Top 5 Characteristics of a Good Language Test

A good language test should have a positive effect on learning and teaching. Such a test should aim at specifying areas of difficulties experienced by the class or the individual students so that additional practice and corrective exercises can be given.

A good language test should also measure students’ performance without setting “traps” for them. It should be developed well to provide an opportunity for students to show their ability to perform certain language tasks.

On the other side, the test should enable the teachers to find out which parts of the language program cause difficulty for the class. In this way, the teachers can evaluate the effectiveness of the syllabus as well as the methods and materials they are using.

Although language testing is a fundamental part of learning and teaching in school today, it is at any level a highly complex process because it must be based on theory as well as practice.

A written language test is a classic example of formal assessment where students should be aware of being tested for a reason. There are some various characteristics that should be taken into account when constructing and using a language test. These qualities should be addressed with high consideration in order for a language test to have the positive effect.

This article sheds some light on the top five characteristics of a good language test. In order to describe it as Good, a language test should be:

1. Reliable:

Reliability is consistency, dependence and trust. This means that the results of a reliable test should be dependable. They should be consistent (remain stable, should not be different when the test is used in different days).  A test that is called reliable yield similar results with similar group of students took the same test under identical conditions.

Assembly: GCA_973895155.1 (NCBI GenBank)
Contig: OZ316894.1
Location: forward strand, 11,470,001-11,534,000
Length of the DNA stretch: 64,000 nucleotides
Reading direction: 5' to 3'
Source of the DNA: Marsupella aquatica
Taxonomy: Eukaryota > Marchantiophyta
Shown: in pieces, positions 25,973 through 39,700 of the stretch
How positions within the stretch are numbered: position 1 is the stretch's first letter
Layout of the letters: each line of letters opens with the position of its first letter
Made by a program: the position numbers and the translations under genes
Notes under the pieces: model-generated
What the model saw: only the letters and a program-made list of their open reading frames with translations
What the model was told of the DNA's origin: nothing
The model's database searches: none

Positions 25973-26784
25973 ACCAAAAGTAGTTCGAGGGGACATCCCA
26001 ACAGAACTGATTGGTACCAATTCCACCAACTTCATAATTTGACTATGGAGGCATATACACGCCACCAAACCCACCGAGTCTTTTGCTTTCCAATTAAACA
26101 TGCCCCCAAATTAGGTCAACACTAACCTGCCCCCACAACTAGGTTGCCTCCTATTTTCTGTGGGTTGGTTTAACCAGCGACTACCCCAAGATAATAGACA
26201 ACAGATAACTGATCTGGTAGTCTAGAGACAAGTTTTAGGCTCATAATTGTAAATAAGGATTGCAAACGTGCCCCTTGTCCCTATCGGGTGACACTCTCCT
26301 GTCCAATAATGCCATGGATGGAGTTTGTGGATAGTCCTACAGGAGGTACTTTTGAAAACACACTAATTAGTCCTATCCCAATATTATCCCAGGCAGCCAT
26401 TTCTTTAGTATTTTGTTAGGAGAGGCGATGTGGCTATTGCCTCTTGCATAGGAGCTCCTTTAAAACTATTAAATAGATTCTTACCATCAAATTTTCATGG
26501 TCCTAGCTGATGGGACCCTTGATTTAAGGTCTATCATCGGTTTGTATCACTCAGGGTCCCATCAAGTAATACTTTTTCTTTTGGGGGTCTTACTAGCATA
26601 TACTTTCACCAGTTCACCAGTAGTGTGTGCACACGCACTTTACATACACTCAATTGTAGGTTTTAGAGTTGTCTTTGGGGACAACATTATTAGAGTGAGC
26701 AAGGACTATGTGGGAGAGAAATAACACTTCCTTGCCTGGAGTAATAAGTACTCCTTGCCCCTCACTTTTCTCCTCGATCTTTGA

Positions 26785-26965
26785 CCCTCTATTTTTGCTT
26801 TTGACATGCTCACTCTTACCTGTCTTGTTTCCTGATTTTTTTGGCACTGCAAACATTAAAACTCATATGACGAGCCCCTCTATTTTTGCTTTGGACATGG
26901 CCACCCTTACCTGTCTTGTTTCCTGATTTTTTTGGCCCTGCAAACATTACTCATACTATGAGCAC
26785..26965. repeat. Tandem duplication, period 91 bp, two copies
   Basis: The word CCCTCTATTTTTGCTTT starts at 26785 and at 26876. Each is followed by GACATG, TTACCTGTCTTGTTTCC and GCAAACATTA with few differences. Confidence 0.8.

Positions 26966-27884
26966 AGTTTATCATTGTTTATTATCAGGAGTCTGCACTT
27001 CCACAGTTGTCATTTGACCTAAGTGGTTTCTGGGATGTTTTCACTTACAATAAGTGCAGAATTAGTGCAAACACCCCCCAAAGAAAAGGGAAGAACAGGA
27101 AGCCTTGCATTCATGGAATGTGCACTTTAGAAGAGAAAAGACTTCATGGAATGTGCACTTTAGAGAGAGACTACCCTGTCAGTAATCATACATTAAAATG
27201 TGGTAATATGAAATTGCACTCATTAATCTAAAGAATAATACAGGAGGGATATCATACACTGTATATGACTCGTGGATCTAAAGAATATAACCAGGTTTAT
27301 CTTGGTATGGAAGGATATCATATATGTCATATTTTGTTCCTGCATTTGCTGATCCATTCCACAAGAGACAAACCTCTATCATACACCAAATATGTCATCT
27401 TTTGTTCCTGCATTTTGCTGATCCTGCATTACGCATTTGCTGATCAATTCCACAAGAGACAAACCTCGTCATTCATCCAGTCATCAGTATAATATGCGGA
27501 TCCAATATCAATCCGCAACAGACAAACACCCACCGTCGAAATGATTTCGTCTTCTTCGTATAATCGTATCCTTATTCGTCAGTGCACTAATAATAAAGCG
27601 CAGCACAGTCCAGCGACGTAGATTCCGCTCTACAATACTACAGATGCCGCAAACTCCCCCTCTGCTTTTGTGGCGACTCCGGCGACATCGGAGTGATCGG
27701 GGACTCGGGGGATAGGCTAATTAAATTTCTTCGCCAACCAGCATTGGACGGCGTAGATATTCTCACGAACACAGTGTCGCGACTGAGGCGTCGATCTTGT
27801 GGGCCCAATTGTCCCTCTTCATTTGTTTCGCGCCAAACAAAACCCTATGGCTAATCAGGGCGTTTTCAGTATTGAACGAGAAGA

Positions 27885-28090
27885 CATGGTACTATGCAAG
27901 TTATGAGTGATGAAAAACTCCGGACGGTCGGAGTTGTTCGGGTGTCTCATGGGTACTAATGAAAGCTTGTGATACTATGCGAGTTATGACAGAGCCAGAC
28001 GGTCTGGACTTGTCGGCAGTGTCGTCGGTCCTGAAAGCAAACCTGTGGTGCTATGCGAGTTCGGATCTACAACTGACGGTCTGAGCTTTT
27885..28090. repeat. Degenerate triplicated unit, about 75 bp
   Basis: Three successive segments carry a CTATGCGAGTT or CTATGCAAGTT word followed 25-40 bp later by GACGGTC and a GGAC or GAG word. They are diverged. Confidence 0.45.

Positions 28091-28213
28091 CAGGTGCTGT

Thus reliability has three aspects:  reliability of the test itself, reliability of the way in which it has been marked, and reliability of the way in which it has been administered.

The three aspects of reliability are named: equivalence, stability and internal consistency (homogeneity).

The first aspect, equivalence, refers to the amount of agreement between two or more tests that are administered at nearly the same point in time.

Equivalence is measured through administering two parallel forms of the same test to the same group. This administration of the parallel forms occurs at the same time or following some time delay.

The second aspect of reliability, stability, is said to occur when similar scores are obtained with repeated testing with the same group of respondents. In other words, the scores are consistent from one time to the next. Stability is assessed through administering the same test to the same individuals under the same conditions after some period of time.

The third and last aspect of reliability is internal consistency (or homogeneity). Internal consistency concerns the extent to which items on the test are measuring the same thing.

There are three factors affect test reliability:

  1. The length of the test. longer tests produce more reliable results than very brief quizzes. In general, the more items on a test, the more reliable it is considered to be.
  2. The administration of the test which include the classroom setting (lighting, seating arrangements, acoustics, lack of intrusive noise etc.) and how the teacher manages the test administration.
  3. Affective status of students. Test anxiety can affect students’ test results.

2. Valid:

The term validity refers to whether or not the test measures what it claims to measure. On a test with high validity the items will be closely linked to the test’s intended focus. Unless a test is valid it serves no useful function.

One of the most important types of validity for teachers is content validity which means that the test assesses the course content and the outcomes using formats familiar to the students.

Content validity is the extent to which the selection of tasks in a test is representative of the larger set of tasks of which the test is assumed to be a sample. A test needs to be a representative sample of the teaching contents as defined and covered in the curriculum.

Like reliability there are also some factors which affect the validity of test scores.

Factors in the test:

  • Unclear directions to students to respond the test.
  • Difficulty of the reading vocabulary and sentence structure.
  • Too easy or too difficult test items.
  • Ambiguous statements in the test items.